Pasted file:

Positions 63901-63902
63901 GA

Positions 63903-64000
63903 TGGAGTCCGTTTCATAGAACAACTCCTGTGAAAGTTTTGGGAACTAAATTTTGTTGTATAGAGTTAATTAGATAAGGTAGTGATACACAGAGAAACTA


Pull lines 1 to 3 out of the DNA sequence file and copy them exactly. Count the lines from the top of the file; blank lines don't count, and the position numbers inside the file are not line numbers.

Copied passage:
Positions 63901-63902
63901 GA

Positions 63903-64000